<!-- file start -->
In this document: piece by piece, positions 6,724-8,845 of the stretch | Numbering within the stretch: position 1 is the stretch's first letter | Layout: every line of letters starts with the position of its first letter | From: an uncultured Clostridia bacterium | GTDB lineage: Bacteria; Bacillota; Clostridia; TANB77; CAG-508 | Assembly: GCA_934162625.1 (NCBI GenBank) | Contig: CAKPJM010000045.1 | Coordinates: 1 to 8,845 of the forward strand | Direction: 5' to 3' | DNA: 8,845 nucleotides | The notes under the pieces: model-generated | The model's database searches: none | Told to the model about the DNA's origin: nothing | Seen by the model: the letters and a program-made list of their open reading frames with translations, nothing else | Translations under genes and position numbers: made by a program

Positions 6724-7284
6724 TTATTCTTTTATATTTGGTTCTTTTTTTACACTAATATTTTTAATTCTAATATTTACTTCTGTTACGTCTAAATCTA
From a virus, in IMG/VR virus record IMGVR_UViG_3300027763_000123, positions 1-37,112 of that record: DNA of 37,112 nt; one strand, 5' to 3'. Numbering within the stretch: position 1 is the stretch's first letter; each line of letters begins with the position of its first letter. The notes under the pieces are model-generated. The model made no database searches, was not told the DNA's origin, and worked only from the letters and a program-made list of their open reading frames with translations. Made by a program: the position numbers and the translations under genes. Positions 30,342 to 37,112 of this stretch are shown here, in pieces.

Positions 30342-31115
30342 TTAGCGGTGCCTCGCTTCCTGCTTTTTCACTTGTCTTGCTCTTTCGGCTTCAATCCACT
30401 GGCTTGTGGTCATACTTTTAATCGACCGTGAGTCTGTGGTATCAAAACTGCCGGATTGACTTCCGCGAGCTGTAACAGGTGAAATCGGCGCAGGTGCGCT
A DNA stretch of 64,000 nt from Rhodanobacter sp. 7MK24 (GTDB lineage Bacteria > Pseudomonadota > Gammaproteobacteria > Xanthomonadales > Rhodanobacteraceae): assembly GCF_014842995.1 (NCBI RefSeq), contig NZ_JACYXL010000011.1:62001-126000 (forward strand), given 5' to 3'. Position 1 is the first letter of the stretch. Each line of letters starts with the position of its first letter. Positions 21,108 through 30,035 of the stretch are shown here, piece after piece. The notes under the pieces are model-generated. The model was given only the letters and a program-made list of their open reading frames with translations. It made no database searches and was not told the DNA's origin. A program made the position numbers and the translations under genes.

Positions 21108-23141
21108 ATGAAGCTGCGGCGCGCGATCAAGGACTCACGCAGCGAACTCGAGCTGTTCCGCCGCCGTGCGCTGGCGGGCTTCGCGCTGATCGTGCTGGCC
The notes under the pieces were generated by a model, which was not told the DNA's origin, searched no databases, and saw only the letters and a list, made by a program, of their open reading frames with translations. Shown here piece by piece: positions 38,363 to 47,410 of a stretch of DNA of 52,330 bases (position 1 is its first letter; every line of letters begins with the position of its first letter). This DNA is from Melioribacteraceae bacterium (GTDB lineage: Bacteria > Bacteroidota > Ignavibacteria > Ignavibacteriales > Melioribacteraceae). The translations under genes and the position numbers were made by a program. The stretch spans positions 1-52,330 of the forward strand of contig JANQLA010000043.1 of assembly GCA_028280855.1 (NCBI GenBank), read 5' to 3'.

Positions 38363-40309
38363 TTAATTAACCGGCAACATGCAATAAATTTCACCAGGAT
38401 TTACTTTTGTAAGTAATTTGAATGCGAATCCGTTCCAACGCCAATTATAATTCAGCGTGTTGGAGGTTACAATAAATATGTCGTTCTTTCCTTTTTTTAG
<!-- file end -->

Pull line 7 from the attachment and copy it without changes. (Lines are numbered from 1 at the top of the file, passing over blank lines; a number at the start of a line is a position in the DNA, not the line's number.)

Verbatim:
30401 GGCTTGTGGTCATACTTTTAATCGACCGTGAGTCTGTGGTATCAAAACTGCCGGATTGACTTCCGCGAGCTGTAACAGGTGAAATCGGCGCAGGTGCGCT